Yesterday was speed day. Melbourne had put on an absolute farewell to Winter with glorious sunny, clear skies. Really, I just wanted to walk in it; feel the sun warm my bones, breathe in this prelude of Spring. But I have a plan, so through gritted teeth I scanned in at gym and said hello to Mr. Treadmill.
Still a little pissy about missing the goodness outside, I extended my walking warm-up to 10 minutes, gave myself a stern talking to and ran…
1. 10kph 90 seconds 30 seconds rest
2. 12kph 60 seconds 45 seconds rest
3. 14kph 60 seconds 45 seconds rest
4. 16kph 45 seconds 60 seconds rest
5. 14kph 60 seconds 60 seconds rest
6. 12kph 60 seconds 45 seconds rest
7. 10kph 90 seconds 30 seconds rest
And this is what I noticed;
10kph, 6 min/km feels really slow now. Especially on the way back down the pyramid. In fact, it felt a little awkward and was difficult to get a rhythm happening.
12kph, 5 min/km is actually a pretty manageable pace. That’s hilarious to write. And again, coming back down the pyramid, I felt as though I could stay here for longer than the pre-planned 60 seconds.
14kph, 4.28min/km – now this was a challenge, and definitely harder on the first attempt, but I clearly remember thinking on the last (fourth) interval at this pace, that there’s not that much difference between 5min and 4 min pace. Sounds dumb when I read it back – must have been the endorphins!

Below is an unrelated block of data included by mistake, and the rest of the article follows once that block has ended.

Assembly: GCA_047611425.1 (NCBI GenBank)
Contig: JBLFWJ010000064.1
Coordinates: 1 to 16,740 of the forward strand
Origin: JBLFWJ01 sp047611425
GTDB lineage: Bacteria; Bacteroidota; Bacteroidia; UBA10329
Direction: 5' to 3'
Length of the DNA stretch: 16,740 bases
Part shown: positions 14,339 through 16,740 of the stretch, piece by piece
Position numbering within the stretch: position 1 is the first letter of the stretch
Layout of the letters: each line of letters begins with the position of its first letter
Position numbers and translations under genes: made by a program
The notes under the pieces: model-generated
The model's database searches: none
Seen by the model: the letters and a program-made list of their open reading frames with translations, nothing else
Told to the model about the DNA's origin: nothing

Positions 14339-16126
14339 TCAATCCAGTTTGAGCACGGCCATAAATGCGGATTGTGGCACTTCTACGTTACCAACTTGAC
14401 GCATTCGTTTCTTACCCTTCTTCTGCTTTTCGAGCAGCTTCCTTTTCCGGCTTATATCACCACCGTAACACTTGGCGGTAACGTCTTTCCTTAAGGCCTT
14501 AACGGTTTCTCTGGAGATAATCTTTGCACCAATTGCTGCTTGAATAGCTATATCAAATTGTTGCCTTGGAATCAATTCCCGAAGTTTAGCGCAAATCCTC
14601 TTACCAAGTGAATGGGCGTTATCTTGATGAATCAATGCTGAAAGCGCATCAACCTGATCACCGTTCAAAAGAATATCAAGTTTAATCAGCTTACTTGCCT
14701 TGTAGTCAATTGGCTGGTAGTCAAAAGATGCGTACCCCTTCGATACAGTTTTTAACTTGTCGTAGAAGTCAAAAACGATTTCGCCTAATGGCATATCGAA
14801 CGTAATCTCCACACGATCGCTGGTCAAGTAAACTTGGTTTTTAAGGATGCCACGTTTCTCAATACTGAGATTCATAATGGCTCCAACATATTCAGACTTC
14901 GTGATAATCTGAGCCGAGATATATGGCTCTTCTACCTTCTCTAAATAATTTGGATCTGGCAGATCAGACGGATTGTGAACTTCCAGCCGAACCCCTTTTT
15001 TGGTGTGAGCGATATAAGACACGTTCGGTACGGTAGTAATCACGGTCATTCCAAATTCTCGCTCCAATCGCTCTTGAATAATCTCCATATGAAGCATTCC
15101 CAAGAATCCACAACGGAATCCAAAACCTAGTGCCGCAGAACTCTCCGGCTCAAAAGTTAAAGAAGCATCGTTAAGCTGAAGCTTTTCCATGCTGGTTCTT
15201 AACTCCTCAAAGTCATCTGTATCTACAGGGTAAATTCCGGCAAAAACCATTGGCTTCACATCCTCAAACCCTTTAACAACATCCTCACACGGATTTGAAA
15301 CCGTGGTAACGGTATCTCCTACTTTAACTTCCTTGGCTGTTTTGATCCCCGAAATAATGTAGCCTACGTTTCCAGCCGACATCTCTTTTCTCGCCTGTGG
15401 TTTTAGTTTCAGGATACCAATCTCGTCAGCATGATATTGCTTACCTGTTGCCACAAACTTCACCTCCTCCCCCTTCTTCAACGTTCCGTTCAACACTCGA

16kph, 3.75min/km was T O U G H. I felt like a water buffalo thumping across the belt. There was no grace, form or style, it was survival mode. On the first interval set I narrowly avoided becoming treadmill roadkill, my feet barely able to jump off the belt. I didn’t quite get through the full 45 seconds; more like 41. The second set was a definite improvement. I squeezed out 45 seconds but had no more in me.
It’s really important to me to record these observations here for a couple of reasons. I remember the first time I ran this style of interval on the treadmill, about 18 months ago. After 12kph I nervously increased to 13kph but could only manage a few steps, and one set was enough. I may never improve beyond where I am now – this may be my peak, but if it’s not, I’ll have this new baseline to measure myself against.
To me, competition comes in two forms; against the person I was yesterday, and against the voices in my head that tell me garbage stories about why I can’t, or shouldn’t, or won’t. Yesterday I beat them both. Winning J